God, it’s been a strange day. Personally, I’ve wandered round in a headachey daze – when I wasn’t in the office – unable to meet anyone’s eye in town, because I know that over 20,000 people in the Horsham constituency voted Conservative. Of course, I knew Horsham was a safe Tory seat, but when you see the figures in black and white, you have to accept that the people who surround you in the leafy streets, in Boots, in Sainsbury’s, have voted for another five years of… well, you know. It’s an odd thing when your hometown becomes hostile, as @florencedora put it so excellently on Twitter when the exit polls were announced:
@gutter_flower I am so so baffled by that poll. Feels like the country just turned a bit sinister.
— Flo Holt (@florencedora) May 7, 2015
//platform.twitter.com/widgets.js And Twitter was the place to be last night – if only for writer John Niven’s timeline, who needs to be awarded the title of “Most Creative and Inventive Swearer in the Known Universe”, and who did a tremendous job of articulating the collective sense of frustration and anger. It was reassuring, really, checking Twitter at intervals throughout the night – everyone was as confused and worried and angry as one another (I mean yes, it helps if everyone you follow agrees with you). Say what you like about social media; if it helps people feel less alone during dark times, I’m all for it.
And it has been a dark day, really. I don’t know what I was expecting – a non-decision of some sort, I think; days of confusion followed by a coalition. The one thing I’ve been saying as the election campaigns have gathered steam is “another five years of a Conservative government genuinely scares me”. It’s been hard not to stop people on the street today, and grab their arms and say “do you know what you’ve done?”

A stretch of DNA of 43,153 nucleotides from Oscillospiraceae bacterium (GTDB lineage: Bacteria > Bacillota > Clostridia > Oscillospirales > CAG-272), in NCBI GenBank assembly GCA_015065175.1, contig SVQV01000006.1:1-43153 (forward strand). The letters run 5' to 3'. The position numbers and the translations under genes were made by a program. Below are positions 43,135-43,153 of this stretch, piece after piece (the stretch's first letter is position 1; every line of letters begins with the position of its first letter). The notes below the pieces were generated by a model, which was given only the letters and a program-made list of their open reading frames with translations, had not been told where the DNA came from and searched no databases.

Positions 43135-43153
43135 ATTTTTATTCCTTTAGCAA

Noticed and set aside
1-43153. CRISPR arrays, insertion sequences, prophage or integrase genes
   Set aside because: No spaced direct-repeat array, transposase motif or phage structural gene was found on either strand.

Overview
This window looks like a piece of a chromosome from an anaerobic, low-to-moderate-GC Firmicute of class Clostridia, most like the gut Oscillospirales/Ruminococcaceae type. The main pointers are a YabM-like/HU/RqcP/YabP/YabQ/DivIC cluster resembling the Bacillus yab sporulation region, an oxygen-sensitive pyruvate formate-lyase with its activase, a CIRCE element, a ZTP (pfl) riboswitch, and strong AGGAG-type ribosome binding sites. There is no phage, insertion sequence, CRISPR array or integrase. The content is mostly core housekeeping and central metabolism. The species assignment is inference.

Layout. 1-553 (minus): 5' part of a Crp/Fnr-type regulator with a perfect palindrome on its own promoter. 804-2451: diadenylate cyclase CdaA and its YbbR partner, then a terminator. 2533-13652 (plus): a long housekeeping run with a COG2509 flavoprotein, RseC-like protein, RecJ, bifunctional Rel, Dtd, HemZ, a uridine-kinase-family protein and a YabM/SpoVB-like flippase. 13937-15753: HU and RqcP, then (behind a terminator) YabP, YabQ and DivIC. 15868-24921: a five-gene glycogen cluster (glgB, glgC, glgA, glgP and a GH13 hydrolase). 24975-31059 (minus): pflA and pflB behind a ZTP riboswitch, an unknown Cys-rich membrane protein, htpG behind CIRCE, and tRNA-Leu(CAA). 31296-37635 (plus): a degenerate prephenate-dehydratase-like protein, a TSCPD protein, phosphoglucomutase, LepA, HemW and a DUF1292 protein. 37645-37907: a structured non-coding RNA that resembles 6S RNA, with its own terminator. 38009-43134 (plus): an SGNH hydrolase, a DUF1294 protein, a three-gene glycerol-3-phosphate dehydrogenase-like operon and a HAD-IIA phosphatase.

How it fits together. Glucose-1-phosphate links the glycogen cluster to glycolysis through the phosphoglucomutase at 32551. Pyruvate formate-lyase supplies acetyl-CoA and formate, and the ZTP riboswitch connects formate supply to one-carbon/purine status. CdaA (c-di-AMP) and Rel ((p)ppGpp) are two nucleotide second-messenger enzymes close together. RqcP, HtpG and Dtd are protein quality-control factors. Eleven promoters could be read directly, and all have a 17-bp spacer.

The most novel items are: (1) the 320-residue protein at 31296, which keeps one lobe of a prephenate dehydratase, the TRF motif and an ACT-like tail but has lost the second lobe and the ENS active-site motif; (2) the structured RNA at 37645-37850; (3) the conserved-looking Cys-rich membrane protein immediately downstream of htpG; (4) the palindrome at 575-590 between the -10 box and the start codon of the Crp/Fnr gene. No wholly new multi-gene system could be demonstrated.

Let me be clear – this is not a selfish anger. This is not the sore-loser sulking of people who voted for a party that didn’t get in. We’re all adults here, we can take losing. I am not worried for myself – I’m fine, I have a job and a supportive family; money coming in, friends, a stack of books to read. I’m worried for those who can’t work, who do not have supportive families, who have physical and/or mental health problems that mean life is that little bit harder for them than it is for other people. For those who are currently unemployed, for young people who have not grown up with loving parents in warm homes, for all kinds of minorities. It feels like everyone who voted Conservative yesterday voted selfishly – “I’ve been OK for the last five years, and that’s what matters”. I understand that it’s a human tendency to stick with the familiar when the alternatives seem like a gamble, but come on. Five more years of increasing food bank use, of benefit sanctions, of cuts to health services? Where’s the compassion? As DB said, “how can you expect compassion from people who support a party whose very name means the opposite of progress?”
Scarier still is the rise of UKIP, who received over three million votes. Mind you, it does make you think – if that tweedy racist rabble can call themselves a political party and gain actual seats, surely we could start something at a kitchen table, based on kindness and good ideas and intelligence?
And I’m OK with seeing the Lib Dems become largely irrelevant. I hope it becomes an example to other parties – if you’re going to u-turn so blatantly, then by God, you will pay.
There’s three things we need to take from this. The first is this – can we agree, here and now, that if they try and dismantle the NHS completely, we kick up an almighty stink? We get revolutionary. If shit needs to burn to keep a national health service, so be it. It may currently cost the best part of a tenner for a prescription, but you don’t have to pay to see a doctor in order to get it – for the love of the NHS, let’s keep it that way.
Two – we need to remember this feeling. The anger and the disappointment – remember it. I have a wine-soaked, half-baked theory that it might, in a strange way, be good for us, like flossing. We will remember how it felt to not get what we hoped for, and use that feeling to motivate ourselves to always always always vote. And to encourage others to vote, and to tell our children to vote. We mustn’t let how we feel today turn into apathy and disillusionment when we’re forty. You know what changes when you sigh, sit back and huff, “ah well, nothing changes, they’re all bastards anyway”? Nothing.
And three. The most important one. We must all be very, very kind, and much, much slower to judge. For the next few years, we’re going to be governed by a party that has, time and time again, shown itself to be so very UNkind, UNcompassionate, UNcaring. We must make up for that. In spades. The next time you catch yourself thinking something judgmental about someone, just think “their life is different to mine. They had a different upbringing” and leave it at that.
But I’d be lying by omission if I didn’t say that it’s what happens in the meantime that worries me.